Utah History to Go
The Rise of Utah's Latino Population
A Meaning For Utah's Postwar Experience
Cold War, Korean War, & Utah's Defense Establishment
Salt Lake's Post War Calamities
Carbon County's Post War Attempts at Progression
War and Protest
Cold War Prosperity
German Heroes Immigrate to Utah
"Hurricane Sam" Gave Pilots a Safety Edge
Chemical Weapons Created Controversy at Dugway
Uranium Mining in Utah
Utah's Uranium Boom
Utah's Black Gold: The Petroleum Industry
Radiation Death and Deception
Nuclear Testing and the Downwinders
"Police Action" in Korea
From the Atomic Age to War Games
Aneth Oil Field
The MX Missile Project
Education Expansion
High Birthrates and Education
Legislative Malapportionment & Rural Domination
Political Pandemonium
Senator Joseph McCarthy's 1950 Visit to SLC
McCarthyism, Granger, and Stringfellow
The Civil Rights Movement in Utah
Native Americans in Post War Utah
A Black Mormon Family in Postwar Utah
The Rise of Utah's Latino Population
Equal Rights Amendment
Religious Diversity in Utah's Dixie
Utah and Vietnam Conflict
Utah's New Commonwealth Economy
Central Utah Project
Rise and Fall of the Turkey Empire
She Promoted SLC's Convention Business
Utah's First State Park
Daredevil Georgie White Ran Utah's Great Rivers
Adventures of an Early Hot Rodder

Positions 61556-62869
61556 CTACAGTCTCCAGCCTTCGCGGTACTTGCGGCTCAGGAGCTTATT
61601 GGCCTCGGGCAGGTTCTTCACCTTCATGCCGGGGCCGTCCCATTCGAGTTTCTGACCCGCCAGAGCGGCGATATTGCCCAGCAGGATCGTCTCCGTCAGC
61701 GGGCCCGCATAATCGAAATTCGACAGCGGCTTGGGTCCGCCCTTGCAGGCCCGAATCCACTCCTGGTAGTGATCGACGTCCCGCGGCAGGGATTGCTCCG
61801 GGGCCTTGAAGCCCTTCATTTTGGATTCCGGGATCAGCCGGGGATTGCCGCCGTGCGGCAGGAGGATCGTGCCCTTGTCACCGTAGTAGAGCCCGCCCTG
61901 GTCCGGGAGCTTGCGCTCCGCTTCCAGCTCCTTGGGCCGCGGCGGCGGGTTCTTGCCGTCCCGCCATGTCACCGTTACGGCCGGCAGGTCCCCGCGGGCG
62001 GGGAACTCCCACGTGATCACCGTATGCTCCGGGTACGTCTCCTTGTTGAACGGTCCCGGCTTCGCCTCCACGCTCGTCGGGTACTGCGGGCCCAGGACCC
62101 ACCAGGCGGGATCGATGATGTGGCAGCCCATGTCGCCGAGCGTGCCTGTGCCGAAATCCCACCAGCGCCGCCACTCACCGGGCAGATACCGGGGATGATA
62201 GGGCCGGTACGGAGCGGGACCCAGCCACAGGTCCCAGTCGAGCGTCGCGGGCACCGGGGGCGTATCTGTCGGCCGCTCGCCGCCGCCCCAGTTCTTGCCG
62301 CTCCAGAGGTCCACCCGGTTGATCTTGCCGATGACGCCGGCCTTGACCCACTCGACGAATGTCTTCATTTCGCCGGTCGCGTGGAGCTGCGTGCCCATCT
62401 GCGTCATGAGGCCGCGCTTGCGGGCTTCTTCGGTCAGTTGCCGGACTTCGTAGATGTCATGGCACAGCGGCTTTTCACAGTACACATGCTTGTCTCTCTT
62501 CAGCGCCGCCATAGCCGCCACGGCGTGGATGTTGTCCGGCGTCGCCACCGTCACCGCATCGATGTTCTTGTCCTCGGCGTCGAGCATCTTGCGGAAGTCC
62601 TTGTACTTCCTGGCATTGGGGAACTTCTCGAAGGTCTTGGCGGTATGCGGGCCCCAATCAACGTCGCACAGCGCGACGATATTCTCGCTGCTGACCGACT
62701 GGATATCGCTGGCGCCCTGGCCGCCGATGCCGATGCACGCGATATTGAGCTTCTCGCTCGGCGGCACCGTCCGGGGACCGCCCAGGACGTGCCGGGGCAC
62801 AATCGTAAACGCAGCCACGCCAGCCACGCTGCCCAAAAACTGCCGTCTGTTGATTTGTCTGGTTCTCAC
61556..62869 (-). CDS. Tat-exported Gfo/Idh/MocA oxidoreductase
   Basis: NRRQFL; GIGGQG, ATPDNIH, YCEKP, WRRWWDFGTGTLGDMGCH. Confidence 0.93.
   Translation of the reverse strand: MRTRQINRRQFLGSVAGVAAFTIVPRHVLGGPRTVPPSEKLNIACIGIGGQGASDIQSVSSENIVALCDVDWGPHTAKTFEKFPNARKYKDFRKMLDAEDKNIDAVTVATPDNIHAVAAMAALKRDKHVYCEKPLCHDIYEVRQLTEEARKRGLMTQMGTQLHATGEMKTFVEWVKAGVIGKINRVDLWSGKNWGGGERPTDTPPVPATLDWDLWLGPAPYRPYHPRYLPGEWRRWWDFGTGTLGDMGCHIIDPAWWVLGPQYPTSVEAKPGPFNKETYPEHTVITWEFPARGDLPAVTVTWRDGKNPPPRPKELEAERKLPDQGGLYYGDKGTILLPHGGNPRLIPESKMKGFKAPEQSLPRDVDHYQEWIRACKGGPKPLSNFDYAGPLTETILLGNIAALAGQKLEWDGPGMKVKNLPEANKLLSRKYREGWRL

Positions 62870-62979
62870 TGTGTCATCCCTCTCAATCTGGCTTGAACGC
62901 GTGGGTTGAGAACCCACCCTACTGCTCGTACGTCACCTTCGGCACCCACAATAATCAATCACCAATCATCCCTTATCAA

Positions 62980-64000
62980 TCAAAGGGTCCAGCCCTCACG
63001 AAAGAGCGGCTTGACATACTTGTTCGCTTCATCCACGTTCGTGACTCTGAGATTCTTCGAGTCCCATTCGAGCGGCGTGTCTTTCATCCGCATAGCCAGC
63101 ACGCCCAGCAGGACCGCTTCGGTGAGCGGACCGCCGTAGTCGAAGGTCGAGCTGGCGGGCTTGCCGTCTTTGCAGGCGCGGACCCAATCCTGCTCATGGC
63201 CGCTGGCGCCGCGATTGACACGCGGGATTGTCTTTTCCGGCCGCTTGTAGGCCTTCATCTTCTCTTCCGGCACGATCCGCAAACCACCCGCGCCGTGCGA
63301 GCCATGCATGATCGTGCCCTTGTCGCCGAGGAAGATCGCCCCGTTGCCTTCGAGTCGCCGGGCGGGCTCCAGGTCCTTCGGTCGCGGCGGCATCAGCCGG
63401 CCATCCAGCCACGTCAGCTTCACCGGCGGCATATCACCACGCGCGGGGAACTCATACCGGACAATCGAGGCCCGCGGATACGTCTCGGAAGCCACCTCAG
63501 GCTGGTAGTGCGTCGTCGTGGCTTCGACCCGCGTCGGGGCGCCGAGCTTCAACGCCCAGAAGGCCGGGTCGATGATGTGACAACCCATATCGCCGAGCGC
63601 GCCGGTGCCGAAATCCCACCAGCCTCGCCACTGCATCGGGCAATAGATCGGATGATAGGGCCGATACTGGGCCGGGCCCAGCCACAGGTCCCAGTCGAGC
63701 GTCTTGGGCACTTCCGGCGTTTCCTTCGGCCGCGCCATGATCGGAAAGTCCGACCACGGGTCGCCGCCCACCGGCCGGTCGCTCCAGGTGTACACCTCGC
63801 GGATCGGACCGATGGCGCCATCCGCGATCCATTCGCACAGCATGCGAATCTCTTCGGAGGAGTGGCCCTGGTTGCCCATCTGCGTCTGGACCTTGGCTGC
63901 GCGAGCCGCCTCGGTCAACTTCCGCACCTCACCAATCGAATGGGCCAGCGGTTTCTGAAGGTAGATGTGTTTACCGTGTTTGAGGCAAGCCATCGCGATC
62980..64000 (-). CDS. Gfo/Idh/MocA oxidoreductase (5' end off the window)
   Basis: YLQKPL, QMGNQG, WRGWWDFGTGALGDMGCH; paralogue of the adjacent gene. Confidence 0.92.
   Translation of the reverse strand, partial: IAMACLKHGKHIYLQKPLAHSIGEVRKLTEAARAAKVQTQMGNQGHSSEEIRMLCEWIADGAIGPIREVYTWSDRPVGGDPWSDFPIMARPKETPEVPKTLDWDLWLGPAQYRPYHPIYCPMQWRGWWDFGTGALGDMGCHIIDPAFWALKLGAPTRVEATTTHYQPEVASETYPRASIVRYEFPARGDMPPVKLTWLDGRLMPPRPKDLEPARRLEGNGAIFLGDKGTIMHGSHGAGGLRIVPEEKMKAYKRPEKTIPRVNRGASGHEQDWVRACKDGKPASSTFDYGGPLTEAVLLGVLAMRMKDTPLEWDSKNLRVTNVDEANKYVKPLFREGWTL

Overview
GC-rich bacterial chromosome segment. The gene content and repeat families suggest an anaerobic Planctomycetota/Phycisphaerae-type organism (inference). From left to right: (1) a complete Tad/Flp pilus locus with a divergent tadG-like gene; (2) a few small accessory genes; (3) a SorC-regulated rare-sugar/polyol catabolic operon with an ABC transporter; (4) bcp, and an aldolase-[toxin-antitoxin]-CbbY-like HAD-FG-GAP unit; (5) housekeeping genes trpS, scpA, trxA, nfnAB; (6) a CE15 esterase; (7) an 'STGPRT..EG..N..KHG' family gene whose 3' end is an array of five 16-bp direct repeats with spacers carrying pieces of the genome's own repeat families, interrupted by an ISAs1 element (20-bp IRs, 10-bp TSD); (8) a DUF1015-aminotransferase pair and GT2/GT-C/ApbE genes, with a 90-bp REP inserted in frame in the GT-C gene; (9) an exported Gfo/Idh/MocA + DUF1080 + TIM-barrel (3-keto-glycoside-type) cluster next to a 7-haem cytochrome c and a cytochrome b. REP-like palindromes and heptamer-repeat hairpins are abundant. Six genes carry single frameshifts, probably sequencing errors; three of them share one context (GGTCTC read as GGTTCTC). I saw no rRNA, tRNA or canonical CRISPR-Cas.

Ballet West
Theater in Utah
Salt Lake Theatre
Utah Jazz
City Planning in Ogden
After Boom & Bust Cycles Moab Just Keeps Pedaling
Glen Canyon Dam Controversy
Lake Powell
The Burgeoning Tourism Industry
Interstate 70
Suburbia and the Freeway
The Canyonlands National Park Controversy
Some Meanings of Utah History
Brutal Murders and Executions
Hostage Taking and Explosives in Salt Lake
Utah Children Won Recognition For Philo T. Farnsworth
Colorful and Controversial Joseph Bracken Lee
Dr. Willem Kolff's Artificial Heart
Thomas G. Alexander
From Utah, The Right Place

While Utahns struggled with malapportionment and racial discrimination, Utah's ethnic composition began to change significantly. During World War II, large numbers of Latino people migrated to Utah in search of employment and better lives. Although only about 1,400 Latinos lived in Utah in 1940, more than 7,700 called the Beehive State home by 1970, and they constituted the state's single largest minority group. Mexico remained neutral during World War II, and farmers bused in large numbers of Latinos to herd sheep and to thin and harvest sugar beets. In addition, mines and smelters hired many Latinos as workers.

Like other minority groups, the Latinos found themselves shunned and abused by the majority Nordic community. In response to discrimination and under the leadership of Molly Galvan, Latinos in Ogden organized a chapter of the American G.I. Forum in 1954, which was an organization that had originated in Texas in 1947. To promote Latino culture and equality, a coalition of Spanish-speaking peoples and their supporters organized the Spanish Speaking Organization for Community Integrity and Opportunity (SOCIO) in 1968. Through the leadership of such people as Jorge Acre-Larreta, Father Jerald Merrill, and Richard Barbero, SOCIO grew to nearly 27,000 people in nine Utah counties by 1974. SOCIO worked to try to eliminate discrimination in housing and employment and to bring about the establishment of a Migrant Council in Utah.


The Land
American Indians
Trappers, Traders, & Explorers
Pioneers & Cowboys
Mining & Railroads
Statehood & the Progressive Era
From War to War
Utah Today